The Cherokee Scout

Blood Drive Sparks Controversy Amongst Staff, Students Alike

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NJ Blood Council

NJ Blood Council

NJ Blood Council

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Although all who donated blood were doing a noble deed, many did not feel that they were treated as such. Specifically, the Student Council sponsored winter Blood Drive on Dec. 8 spawned many complaints about the organization from the student body.

Chiefly, the overwhelming complaint happened to be that the whole process took much longer than expected.  One senior who arrived at 8:30 a.m. came out at 11:30 a.m.  In this case, she missed lunch and learn, a time when she would have been able to refuel especially after losing blood. The long lines were atrocious, she mentioned.

Some wasted priceless classroom instruction time for no reason, like junior Auralee Smith who said, “I missed a period and a half…of class and didn’t even get to donate blood.”

However, the nurses at the blood drive need to check ineligible donors for having issues such as high blood pressure or symptoms of sickness, which takes a lot of time. These requirements are necessary not only for the benefit of blood recipients, but also for the donors themselves, said Ms. Golden, the Cherokee North nurse.

“It takes a hearty, strong, and well person to give blood,” she said, to avoid fainting or passing out.

Others found that the nurses did not assess the condition of the donors properly after they finished drawing blood. In one case, a senior student was told that she did not look like she wanted to be there, and so was allowed to leave after she said she that was fine. Later in the day, however, she felt light-headed and even too sick to drive herself home. On the other hand, another donor reported that she was kept in the middle gym for thirty minutes, even though she stated she was fine, as a result of the nurse’s assumption that she wasn’t fit to return to class.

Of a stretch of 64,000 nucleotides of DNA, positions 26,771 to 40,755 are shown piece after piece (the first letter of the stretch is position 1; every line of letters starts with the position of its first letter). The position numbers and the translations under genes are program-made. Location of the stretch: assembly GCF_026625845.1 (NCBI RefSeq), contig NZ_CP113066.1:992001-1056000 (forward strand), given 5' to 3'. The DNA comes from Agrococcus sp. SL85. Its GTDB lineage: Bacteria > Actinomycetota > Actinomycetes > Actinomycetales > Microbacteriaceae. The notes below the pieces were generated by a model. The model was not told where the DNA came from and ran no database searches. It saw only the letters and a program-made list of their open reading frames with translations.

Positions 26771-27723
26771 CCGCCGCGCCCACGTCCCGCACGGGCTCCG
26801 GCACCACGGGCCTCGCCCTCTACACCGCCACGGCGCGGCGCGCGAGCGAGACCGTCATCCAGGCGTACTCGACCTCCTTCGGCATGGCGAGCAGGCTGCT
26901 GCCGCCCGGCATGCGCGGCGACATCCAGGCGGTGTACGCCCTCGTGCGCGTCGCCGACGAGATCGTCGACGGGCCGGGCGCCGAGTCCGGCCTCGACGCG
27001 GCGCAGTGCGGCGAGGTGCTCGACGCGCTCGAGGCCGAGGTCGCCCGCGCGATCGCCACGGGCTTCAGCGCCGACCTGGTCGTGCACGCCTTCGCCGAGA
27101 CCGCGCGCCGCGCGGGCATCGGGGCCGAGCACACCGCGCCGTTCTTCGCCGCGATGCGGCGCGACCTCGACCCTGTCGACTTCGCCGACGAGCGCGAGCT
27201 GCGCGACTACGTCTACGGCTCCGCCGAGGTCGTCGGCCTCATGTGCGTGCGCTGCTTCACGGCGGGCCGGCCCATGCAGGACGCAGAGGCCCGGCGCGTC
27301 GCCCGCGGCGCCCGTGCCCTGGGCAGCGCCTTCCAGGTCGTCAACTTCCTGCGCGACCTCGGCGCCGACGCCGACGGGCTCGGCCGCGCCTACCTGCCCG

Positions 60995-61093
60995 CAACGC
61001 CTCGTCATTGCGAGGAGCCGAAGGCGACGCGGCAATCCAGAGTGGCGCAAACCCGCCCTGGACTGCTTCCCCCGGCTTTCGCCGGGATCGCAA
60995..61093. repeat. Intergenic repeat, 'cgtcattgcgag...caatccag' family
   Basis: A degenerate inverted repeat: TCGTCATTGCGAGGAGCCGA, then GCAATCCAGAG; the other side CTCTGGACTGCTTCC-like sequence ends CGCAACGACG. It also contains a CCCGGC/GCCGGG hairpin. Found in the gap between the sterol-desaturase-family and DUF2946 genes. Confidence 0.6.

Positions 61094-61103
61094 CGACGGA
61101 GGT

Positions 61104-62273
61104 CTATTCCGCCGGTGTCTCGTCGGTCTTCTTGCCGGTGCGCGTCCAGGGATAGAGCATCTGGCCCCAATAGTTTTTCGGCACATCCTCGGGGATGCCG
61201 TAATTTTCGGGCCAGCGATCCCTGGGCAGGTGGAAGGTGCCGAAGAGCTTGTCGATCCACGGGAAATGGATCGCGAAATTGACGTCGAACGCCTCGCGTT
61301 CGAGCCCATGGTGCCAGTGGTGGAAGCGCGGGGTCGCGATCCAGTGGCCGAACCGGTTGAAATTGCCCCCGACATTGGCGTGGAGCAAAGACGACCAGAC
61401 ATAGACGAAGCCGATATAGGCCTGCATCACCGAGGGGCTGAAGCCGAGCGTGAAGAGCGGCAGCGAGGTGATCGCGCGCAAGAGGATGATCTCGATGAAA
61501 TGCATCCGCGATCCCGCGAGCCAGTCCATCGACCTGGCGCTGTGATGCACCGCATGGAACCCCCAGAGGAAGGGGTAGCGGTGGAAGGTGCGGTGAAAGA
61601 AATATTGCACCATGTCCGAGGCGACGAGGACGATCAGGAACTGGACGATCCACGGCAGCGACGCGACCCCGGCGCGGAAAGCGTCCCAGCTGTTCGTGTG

According to the donor, the nurse at the blood drive was debating if she “look[ed]… like that all [of] the time.”

Unlike a school nurse, these nurses are not familiar with students and their medical records to understand what and how a student may react, and what looks abnormal, said Ms. Golden. And not all aids are nurses, as some can be nurse technicians who are more skilled at drawing blood.

Despite the many objections, not all experiences were negative. Senior Morgan Westerby stated that she had a pleasant conversation with one of the nurses about 60s music, and that when she was doing her blood work, she had conversed with a 60 year old phlebotomist who had lost her job as a bank teller at age 50 and had gone to night school to become a phlebotomist. To Westerby, the conversations redeemed the whole experience.

Above all, donating blood is essential to meet the need of many hospital patients, especially the blood donated by a teenager, said Ms. Golden, because it contains less antibodies, making it more compatible with patients.   This year, 61 pints of blood were donated, showing that despite the discomforts, students were able to focus on the bigger picture–saving lives.

“It’s really great that they have a blood drive, but they need more people [to help out],” said Auralee Smith.

Overall, “the blood drive really could encourage a larger turnout [of students] in the future, if [only] they fixed their problems,” said senior Sarah Henell.

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Blood Drive Sparks Controversy Amongst Staff, Students Alike